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Lola on AMJoy: Discussing the shocking slave trade in Libya + Trump's continued attacks on the media

The enslavement of migrants in Libya, as exposed recently by CNN, is so very sickening that it's hard for me to actually express and articulate the depth of disgust, horror and anger that I feel about this issue. From a human perspective, slavery is fundamentally wrong and should be offensive to us all, but it further pains me to see so many Africans involved given the history of slavery, colonialism and other inhuman treatment which Africans have faced over time already. Of course, though, it isn't just Africans, there are also Syrians and people from the Middle East caught up in this. All of it is so, so wrong. 

There are also a number of other videos floating about online which have been created by people who have been enslaved in Libya (which is the gateway country to the Mediterranean Sea, and thus, to European continent), and it's shocking and nauseating to hear what migrants are, and have been, going through. There are people who have been bought and sold multiple ti…
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In conversation with AirBnb & Etsy: Talking diversity, inclusion and creating more human workplaces

I had the honour of hosting and facilitating a fascinating conversation between AirBnb's Mark Levy (Global Head of Employee Experience) and Etsy's Carissa Menendez (VP of People and Workplace) at LiveGrey's Life@Work conference. The title of this conversation was "Your culture is your brand"; both Etsy and AirBnB are well known for having built brands around quite distinctive workplace and customer cultures which emphasize ensuring that employees and customers truly enjoy and love their experiences.

They were super insightful and honest, not to mention inspiring about their ideas around workplace cultures especially diversity and inclusion, making work more human and enjoyable for employees and customers, and the role that companies with new visions play in moulding and shaping society at large.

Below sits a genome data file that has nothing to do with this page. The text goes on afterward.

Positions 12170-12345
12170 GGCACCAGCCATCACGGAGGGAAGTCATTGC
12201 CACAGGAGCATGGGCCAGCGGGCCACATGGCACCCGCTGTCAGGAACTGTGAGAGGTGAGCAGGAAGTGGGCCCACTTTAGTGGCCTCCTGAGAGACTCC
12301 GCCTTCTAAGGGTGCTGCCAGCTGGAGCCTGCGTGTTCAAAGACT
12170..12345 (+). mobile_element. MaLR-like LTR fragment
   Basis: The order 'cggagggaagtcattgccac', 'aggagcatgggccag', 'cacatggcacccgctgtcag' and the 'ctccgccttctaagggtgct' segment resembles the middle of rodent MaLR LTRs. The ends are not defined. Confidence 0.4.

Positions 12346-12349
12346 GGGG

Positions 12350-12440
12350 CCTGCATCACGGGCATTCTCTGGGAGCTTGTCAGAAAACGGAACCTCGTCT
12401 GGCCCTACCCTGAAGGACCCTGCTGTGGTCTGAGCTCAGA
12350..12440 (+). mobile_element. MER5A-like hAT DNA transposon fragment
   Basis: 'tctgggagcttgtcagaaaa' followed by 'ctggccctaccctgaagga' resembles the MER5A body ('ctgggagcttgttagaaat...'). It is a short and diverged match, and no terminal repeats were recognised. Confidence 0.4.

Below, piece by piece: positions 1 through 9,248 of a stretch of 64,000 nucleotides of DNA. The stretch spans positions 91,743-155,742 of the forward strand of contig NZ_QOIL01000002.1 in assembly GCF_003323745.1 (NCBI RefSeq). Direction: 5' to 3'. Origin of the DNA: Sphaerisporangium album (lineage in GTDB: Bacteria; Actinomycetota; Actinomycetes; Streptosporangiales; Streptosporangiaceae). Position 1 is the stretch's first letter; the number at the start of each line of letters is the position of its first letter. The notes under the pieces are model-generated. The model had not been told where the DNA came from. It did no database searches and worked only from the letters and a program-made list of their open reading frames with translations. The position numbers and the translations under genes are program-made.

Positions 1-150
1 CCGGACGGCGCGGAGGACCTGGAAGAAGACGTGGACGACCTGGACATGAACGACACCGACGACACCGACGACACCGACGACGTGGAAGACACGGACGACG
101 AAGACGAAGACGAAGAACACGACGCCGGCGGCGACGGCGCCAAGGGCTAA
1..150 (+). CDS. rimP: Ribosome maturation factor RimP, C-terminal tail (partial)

Mark and Carissa (who have been at AirBnb and Etsy since the early days) delved into their experiences of building strong human-centered workplace cultures at their respe…

Lola Interviewed by Flipboard: On the Red Couch

On the Red Couch with Journalist Lola Adesioye Mia Quagliarello / August 10, 2017 Lola Adesioye came upon an Obama rally in her first few months living in New York City in 2007 and, upon seeing a presidential candidate of color, she knew she wanted to become part of the narrative of American culture and politics at that moment and beyond. She started writing about what she was experiencing and seeing as an ‘outsider’ in NYC. A British-born, Cambridge-educated woman of Nigerian descent, Adesioye could offer perspectives that bridged U.K., U.S. and African society. Her grandfather, Ebun Adesioye, was a pioneer of journalism and PR in Nigeria, so you could say she’s had this drive to tell stories in her blood. To this day, Adesioye’s contributed to The GuardianCNNBBCThe Atlantic, Forbes Africa,

Lola on MSNBC: AM Joy panel on the UK elections and what Theresa May got wrong

Lola in The New Statesman: The rise of anti-semitism in Trump's America

Anti-Semitism is once again on the rise in America. Since January alone, there have been 67 bomb threats against Jewish Community Centres in around 27 states around the country. On Monday, a Jewish cemetery in St Louis, Missouri was desecrated, with over 100 headstones overturned. There has been a large increase in online anti-Semitic threats and hate speechSwastikas have been spray painted on the streets of New York.

[Originally published in the New Statesman] Trump's poorly-executed "Muslim Ban" has closed the United States to people from seven majority-Muslim countries, including refugees from Syria, Iraq, Yemen and Somalia. But the divisive "them" and "us" rhetoric of the White House has had repercussions for other groups as well.  Jewish people have not explicitly been the focus of any kind of executive order (after complaints about his lack of action, Trump called anti-Semitism "horrible"). Nevertheless, the new administrations appears …